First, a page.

President Carter's turnaround on defense spending was greeted with skepticism yesterday as several Senate Armed Services Committee members suggested that the proposed increase stemmed from worries about reelection and the fate of SALT II rather than any new military threat.

"What's happened?" since Sept. 14, when Carter opposed the same percentage increase he is now requesting for defense in fiscal 1981, Sen. Henry M. Jackson (D-Wash.) asked Defense Secretary Harold Brown at yesterday's hearing.

"Does this have some relation to votes? Is it a quick fix that's going to disappear once we have voted on SALT II? We really have a right to know.It goes to credibility," Jackson said.

Carter's defense budget for fiscal 1981 will ask for $157 billion in budget authority, with spending expected to be about $142 billion. That budget will be considered next year, along with the strategic arms limitation treaty, now facing an uncertain fate in the Senate.

Although the higher defense budget was urged by several senators whose votes the president hopes to win for SALT II, yesterday's hearing failed to show whether the proposed increases had made any converts. Sen. Sam Nunn (D-Ga.), for example, said he applauded the bigger defense budget but still needed more time to study it before committing himself on SALT II.

"Would this budget be up here if SALT II was not in trouble," Jackson asked Brown as he hammered away at the administration for changing its mind about defense spending in the space of three months.

On Sept. 14 Carter wrote Sen. Ernest F. Hollings (D-S.C.) that, "As the result of other economies and improved coordination of our defense programs with those of our allies, we should be able to carry out our defense objectives without exceeding the 3 percent level of annual increase in 1981 or 1982."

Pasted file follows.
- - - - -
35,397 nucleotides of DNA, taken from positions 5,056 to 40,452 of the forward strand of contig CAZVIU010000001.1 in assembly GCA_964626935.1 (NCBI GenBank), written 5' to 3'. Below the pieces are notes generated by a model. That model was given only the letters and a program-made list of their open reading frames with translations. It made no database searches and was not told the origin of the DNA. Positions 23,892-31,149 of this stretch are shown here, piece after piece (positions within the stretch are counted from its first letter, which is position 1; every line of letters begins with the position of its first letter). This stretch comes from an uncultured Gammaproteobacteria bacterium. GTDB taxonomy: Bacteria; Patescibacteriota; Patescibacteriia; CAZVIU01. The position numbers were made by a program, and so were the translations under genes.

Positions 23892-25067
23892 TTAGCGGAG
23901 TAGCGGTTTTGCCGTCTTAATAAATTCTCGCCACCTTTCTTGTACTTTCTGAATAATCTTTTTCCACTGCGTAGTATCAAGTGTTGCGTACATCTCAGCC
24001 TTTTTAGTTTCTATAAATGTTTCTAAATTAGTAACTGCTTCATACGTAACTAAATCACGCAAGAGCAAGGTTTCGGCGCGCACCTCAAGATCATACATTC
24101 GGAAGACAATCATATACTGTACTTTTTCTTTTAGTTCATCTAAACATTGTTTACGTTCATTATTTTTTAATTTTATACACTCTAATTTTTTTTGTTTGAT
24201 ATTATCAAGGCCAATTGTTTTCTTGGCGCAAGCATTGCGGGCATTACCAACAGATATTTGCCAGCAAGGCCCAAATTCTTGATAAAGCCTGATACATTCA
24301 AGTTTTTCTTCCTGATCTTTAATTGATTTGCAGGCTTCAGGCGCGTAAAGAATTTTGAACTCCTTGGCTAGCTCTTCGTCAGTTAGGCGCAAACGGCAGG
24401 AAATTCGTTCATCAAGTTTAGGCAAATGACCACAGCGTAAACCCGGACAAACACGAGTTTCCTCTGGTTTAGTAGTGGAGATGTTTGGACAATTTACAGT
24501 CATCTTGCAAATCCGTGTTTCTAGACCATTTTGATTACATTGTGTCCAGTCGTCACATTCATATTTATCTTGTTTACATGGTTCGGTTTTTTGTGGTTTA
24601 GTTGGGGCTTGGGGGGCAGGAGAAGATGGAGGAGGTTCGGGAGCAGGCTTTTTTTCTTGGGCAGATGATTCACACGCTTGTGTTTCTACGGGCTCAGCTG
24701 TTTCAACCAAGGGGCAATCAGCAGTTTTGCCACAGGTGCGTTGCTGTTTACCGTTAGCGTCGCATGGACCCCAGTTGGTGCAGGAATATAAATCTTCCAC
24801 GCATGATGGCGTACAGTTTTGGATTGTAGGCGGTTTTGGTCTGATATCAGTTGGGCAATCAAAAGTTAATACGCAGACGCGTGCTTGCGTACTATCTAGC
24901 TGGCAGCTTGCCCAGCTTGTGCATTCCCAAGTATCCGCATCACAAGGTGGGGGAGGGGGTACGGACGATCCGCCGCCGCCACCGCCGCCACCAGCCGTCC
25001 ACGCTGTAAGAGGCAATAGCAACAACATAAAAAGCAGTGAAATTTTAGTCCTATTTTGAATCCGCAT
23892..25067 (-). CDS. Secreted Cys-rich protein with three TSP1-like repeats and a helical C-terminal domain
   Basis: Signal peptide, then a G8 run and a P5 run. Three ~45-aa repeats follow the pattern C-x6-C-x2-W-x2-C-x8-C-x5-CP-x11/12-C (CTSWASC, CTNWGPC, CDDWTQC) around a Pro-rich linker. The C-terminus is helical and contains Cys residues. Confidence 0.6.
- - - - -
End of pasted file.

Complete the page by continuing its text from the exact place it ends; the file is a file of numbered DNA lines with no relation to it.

Brown, in response to Jackson and other senators, said the 5.7 percent increase over fiscal 1980 that Carter decided on for fiscal 1981 "was not put together to sell SALT."

Brown told Jackson that "we don't share your judgment" that the Senate will defeat SALT II.

"The president's positon was and remains that there should not be an arbitrary increase" in defense spending, Brown said.

However, in a reference to the Iran crisis, Brown added that "we have ovserved since" the president came out against the 5 percent increase in September "that it is important to get to remote corners of the world."

Carter's new budget contains down payments for the rapid deployment force of Marines and Army troops organized to respond quickly to trouble anywhere. Funds to start building a giant cargo plane for those quick-reaction troops and the first two of a fleet of ships full of military gear for them also are in the new budget.

Other reasons for the budget increases, Brown continued, include the Soviets' continued modernization of nuclear missiles aimed at U.S. allies in Europe and the threat of the U.S. Navy from the Soviet Backfire bomber.

"All these things put together produce this result," he said. Jackson, who has long argued for higher defense spending, termed Carter's proposed fiscal 1981 defense budget "a tremendous increase."

"If you had come in with these huge increases back in 1977," Jackson told Brown, "we could be spending less for defense" under an arms control agreement with much deeper cuts in weaponry than provided in SALT II. "The thing that runs through my mind is what has happened" to change the president's mind. "Is there some new secret?" he asked.